Lifestyle Changes in Diet and Physical Activities after Group Education for Type 2 Diabets - The Active Ingredient in the Education. A Qualitative Study
Journal article, Peer reviewed
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Original versionOpen Journal of Nursing. 2017, (7), 1181-1195. 10.4236/ojn.2017.710086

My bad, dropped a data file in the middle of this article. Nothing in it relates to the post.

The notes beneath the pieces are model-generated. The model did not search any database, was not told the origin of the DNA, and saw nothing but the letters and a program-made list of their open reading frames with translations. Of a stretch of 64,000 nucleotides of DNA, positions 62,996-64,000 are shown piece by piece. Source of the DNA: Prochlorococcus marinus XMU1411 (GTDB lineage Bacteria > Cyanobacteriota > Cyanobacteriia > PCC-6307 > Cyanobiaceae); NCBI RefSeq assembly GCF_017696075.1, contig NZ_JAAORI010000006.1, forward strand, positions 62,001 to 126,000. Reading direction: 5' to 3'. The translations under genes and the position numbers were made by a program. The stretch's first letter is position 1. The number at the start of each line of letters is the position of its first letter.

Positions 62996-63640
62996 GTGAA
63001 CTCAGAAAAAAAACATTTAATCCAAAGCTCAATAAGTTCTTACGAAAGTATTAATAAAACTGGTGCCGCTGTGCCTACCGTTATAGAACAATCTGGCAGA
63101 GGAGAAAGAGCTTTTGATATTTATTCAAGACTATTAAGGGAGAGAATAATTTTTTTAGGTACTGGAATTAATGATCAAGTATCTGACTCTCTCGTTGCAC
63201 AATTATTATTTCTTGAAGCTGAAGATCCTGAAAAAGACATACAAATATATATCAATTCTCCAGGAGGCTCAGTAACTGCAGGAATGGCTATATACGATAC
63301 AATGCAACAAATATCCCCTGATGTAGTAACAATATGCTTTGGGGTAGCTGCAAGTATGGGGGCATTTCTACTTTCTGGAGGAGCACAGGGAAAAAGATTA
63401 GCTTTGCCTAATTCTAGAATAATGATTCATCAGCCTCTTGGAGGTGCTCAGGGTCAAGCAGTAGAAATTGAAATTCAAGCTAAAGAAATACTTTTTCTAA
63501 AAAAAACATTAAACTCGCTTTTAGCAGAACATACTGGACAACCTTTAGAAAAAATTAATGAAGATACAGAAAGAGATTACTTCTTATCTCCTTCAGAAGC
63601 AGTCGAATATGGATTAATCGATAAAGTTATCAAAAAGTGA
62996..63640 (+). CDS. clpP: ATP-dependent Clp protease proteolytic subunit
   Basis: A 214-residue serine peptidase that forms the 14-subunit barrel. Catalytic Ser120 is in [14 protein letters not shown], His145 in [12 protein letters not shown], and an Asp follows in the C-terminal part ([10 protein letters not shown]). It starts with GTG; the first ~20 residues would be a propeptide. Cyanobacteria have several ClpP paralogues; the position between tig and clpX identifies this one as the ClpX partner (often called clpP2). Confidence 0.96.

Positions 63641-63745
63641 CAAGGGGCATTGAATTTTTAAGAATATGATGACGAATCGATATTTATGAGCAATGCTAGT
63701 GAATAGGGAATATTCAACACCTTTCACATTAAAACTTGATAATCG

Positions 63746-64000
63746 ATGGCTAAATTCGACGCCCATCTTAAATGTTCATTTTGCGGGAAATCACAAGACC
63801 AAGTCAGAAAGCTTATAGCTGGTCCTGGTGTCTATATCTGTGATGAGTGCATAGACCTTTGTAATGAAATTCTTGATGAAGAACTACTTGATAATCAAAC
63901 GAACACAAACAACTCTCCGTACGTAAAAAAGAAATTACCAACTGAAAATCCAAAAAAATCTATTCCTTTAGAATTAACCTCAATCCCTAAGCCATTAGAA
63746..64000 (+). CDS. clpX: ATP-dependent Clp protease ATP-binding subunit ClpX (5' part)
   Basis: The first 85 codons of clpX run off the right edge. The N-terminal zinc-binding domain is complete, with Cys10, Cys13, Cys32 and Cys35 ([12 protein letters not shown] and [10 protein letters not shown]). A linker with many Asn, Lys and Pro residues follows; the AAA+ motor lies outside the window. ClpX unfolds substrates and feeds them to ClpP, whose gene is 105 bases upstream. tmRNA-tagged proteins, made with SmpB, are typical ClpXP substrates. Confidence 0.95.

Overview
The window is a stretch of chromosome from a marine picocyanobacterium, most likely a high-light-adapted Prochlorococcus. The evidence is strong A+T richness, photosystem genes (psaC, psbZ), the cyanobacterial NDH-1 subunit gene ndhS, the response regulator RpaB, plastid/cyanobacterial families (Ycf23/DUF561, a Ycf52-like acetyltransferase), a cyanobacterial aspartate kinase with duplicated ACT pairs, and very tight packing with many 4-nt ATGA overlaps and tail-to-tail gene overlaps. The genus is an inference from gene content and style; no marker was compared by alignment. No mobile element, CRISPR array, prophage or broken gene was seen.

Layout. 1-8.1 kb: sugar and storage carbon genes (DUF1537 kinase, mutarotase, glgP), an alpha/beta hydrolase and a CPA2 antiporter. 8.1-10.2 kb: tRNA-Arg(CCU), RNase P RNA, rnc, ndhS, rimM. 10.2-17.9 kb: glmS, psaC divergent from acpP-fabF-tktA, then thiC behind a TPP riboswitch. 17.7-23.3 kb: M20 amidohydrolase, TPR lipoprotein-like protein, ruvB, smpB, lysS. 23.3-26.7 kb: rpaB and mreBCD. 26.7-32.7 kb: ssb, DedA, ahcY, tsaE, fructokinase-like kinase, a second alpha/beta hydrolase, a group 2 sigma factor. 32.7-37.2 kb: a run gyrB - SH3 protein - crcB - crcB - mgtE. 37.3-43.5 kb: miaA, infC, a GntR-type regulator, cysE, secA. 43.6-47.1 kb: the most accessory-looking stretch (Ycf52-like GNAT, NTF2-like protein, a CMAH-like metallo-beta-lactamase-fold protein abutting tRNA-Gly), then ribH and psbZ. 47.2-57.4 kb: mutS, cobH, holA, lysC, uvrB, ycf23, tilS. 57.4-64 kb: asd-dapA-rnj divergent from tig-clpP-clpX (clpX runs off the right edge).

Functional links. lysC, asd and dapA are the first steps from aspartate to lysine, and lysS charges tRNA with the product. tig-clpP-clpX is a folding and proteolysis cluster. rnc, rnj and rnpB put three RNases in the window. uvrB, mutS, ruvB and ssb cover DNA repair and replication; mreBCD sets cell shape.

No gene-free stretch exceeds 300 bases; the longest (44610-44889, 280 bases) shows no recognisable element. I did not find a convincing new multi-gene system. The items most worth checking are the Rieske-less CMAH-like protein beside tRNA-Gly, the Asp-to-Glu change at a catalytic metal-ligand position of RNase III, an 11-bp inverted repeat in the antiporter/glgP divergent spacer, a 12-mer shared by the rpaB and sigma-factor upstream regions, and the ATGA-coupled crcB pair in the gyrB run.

Background: Diabetes self-management education (DSME) for patients with type 2 diabetes requires efficient teaching methods that make patients want to change lifestyle in terms of their diabetes. The study looks at what may be the active ingridient in this DSME. Objective: To explore how participants in DSME, with an interactive learning method, experienced changes in relation to diet and physical activity. Method: We studied possible changes in diet and physical activity by semi-structured individual interviews of 16 participants attending DSME. Results: Before the DSME, the participants felt insecure about what to eat, and they expressed little interest in changing their physical activity. Just after the DSME, they were more optimistic about diet because they had learned how to interpret food labels and compose their meals. Furthermore, they had experienced the benefit of physical activity in relation to their blood glucose levels. Behavior changes appeared to persist the following half year. We discuss the findings in light of the principles of interactive learning. The participants experienced an effect of their behavior changes, and blood glucose measurement was used as a tool to gain control and reach a state of well-being. Conclusion: From being insecure about what to eat, the patients acquired knowledge to handle their diet through the DSME. They learned how to compose their meals and use physical activity to regulate their blood glucose. We suggest that the interactive learning used in the DSME was an active ingredient that led to changes in behavior and should be considered as an educational method in DSME for patient with type 2 diabetes.